To be eligible, you must be a U.S. citizen or permanent resident who resides in one of the above states. You must be enrolled at least half-time in a school that Raise will lend to. You must also be earning income or have a cosigner who does.
One of the biggest benefits of taking out a student loan through Raise is the simplified underwriting process. The entire process can be done online and you’ll know fairly quickly whether you are approved for a loan.
They don’t charge any origination fees, which reduces the overall cost of your loan. And some borrowers appreciate that Raise sticks to traditional lending criteria rather than using alternative underwriting criteria.
Raise student loans are traditional private loans in many ways. One of the biggest drawbacks is that it might be difficult for some students to get approved because they might not have a strong enough credit history to be approved on their own. Plus, individuals take on an incredible amount of financial risk by cosigning a loan. So a student’s parents might be unable or unwilling to cosign.
Another drawback is the fact that Raise does not let students defer their loansuntil after graduation. Some borrowers may find it challenging to immediately begin repaying their loans, even if it’s only interest payments.
And though they continue to expand to new states, Raise is not available everywhere. Also, you won’t be able to refinance your student loans through Raise. Some restructuring options might be available to you, but you’ll want to do your homework to be sure you’re getting a good deal.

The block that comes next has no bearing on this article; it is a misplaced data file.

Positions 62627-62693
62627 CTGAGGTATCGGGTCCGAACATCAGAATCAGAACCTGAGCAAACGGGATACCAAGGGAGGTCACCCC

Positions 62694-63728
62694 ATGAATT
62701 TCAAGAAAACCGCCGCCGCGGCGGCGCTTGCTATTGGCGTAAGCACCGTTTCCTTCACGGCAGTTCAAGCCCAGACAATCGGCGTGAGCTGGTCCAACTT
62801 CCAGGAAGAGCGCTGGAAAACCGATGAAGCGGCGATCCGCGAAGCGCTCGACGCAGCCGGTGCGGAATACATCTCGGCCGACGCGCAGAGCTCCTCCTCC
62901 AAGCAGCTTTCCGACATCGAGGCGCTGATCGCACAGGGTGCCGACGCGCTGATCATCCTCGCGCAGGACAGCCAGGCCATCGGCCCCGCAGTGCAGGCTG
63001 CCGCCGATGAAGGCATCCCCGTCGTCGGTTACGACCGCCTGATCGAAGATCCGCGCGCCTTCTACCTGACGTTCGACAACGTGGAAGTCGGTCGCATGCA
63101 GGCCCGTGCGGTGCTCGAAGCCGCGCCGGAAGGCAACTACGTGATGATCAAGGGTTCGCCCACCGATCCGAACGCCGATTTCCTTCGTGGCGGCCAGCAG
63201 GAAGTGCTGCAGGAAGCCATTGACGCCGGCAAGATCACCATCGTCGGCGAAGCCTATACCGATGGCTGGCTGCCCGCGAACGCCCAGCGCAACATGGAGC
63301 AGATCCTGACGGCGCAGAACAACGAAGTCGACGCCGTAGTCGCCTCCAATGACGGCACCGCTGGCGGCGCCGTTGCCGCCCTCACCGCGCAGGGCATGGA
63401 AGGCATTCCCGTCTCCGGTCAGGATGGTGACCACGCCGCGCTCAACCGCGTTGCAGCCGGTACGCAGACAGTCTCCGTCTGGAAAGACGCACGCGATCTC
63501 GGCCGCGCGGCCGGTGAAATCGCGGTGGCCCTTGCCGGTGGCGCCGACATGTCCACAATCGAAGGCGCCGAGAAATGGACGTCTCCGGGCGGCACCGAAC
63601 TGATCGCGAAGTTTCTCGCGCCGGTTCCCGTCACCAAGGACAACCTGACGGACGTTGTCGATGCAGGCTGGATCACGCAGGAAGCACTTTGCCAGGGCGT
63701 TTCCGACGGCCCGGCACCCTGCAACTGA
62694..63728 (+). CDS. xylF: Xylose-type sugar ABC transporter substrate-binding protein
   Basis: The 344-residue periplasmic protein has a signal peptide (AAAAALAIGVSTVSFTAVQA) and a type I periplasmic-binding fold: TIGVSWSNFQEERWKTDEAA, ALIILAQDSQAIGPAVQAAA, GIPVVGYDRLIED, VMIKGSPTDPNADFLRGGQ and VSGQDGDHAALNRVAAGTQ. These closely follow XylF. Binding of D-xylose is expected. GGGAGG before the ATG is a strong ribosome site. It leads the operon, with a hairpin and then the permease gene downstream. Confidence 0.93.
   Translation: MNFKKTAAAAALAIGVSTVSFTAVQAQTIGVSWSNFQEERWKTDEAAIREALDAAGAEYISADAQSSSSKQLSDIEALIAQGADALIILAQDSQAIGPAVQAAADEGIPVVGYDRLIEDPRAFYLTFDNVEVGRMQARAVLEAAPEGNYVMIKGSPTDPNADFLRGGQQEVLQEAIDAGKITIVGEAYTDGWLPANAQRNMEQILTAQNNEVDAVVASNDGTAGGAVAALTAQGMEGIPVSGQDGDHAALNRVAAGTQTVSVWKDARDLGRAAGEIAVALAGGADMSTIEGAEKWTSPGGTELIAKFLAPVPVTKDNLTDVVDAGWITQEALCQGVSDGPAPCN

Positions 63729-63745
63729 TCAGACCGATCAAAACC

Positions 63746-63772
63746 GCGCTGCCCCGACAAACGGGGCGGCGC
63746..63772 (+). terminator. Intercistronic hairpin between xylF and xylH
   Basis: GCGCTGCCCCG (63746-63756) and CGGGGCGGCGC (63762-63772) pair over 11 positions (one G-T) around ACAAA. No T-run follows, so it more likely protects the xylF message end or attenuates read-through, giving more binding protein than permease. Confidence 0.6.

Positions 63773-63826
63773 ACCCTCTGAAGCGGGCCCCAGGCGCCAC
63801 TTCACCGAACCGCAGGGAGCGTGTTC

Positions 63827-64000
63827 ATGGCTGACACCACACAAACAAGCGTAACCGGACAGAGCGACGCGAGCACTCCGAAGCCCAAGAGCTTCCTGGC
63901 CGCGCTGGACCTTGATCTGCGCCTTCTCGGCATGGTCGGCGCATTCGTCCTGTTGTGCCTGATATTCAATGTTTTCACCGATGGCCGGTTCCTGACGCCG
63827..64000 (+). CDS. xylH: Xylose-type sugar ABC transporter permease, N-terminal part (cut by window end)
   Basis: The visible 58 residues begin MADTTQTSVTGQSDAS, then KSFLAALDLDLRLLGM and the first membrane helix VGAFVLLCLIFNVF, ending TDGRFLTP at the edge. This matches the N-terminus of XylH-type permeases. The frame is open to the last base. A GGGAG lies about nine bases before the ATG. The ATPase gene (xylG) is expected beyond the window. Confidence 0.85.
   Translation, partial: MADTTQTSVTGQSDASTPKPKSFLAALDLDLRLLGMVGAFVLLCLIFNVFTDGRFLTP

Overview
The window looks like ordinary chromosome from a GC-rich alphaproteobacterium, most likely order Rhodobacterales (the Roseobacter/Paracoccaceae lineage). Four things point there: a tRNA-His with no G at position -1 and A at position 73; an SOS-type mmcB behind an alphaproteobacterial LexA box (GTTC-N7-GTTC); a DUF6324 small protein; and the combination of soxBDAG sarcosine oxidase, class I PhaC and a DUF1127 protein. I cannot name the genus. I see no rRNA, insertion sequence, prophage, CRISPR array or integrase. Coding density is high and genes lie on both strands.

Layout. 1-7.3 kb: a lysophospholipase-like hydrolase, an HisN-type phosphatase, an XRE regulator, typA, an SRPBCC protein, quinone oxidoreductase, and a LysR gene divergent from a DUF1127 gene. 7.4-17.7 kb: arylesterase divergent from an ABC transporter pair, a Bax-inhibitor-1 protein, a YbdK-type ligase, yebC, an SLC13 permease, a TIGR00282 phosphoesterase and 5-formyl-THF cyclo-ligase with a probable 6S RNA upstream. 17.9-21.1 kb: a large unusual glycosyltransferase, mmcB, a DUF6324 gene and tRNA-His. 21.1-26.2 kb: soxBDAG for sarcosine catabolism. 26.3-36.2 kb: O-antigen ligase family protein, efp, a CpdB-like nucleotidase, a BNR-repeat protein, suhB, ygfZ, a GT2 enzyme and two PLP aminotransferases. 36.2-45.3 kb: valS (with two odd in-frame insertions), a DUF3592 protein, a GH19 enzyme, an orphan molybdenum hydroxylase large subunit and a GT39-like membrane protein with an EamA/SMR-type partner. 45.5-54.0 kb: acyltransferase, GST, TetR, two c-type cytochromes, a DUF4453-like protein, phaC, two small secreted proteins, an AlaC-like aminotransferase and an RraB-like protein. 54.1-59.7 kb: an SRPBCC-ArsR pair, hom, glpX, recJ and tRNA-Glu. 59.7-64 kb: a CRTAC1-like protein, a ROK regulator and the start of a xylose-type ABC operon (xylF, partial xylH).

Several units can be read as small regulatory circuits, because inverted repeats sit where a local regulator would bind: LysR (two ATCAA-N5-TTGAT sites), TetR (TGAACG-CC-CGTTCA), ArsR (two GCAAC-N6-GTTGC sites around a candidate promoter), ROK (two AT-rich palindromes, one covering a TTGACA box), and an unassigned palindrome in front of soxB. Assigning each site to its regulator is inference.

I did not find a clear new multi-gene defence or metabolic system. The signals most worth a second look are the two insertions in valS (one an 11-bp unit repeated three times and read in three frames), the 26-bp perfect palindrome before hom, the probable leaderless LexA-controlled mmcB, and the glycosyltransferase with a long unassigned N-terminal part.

Alternatives to Raise Loans
Borrowers thinking about taking out a student loan through Raise should evaluate all their options first. Make sure you compare their rates to other private student loans to get the lowest rate.
It’s likely you can find a lower interest rate with another lender, especially for borrowers with good credit. Always get multiple quotes from a variety of lenders before committing to anything.
And borrowers should always try to exhaust any possible scholarship or grant options before taking on private loans. You may find you have access to scholarships and grants you weren’t previously aware of.
Raise can be a worthwhile option for private student loans, but there are many things you should consider first. Its maximum rates are higher than some other lenders, and it requires you to either have a cosigner or have a good credit history.
Also, it doesn’t give borrowers the option to defer payments until after graduation. This could be difficult for many students since they likely won’t have a lot of extra spending money while they’re still in school.
It’s important for borrowers to consider all their options before making any final decisions on a lender. With student loan debt becoming an ever-increasing problem, you’ll want to make sure to find the best student loan possible for your situation.3.38 Raise Student Loans
Author: Dave Rathmanner
Join the LendEDU Newsletter
News, insights, & tips once a weekThanks for submittingPlease Enter a valid email
Student Loan Guides
Student Loan Reviews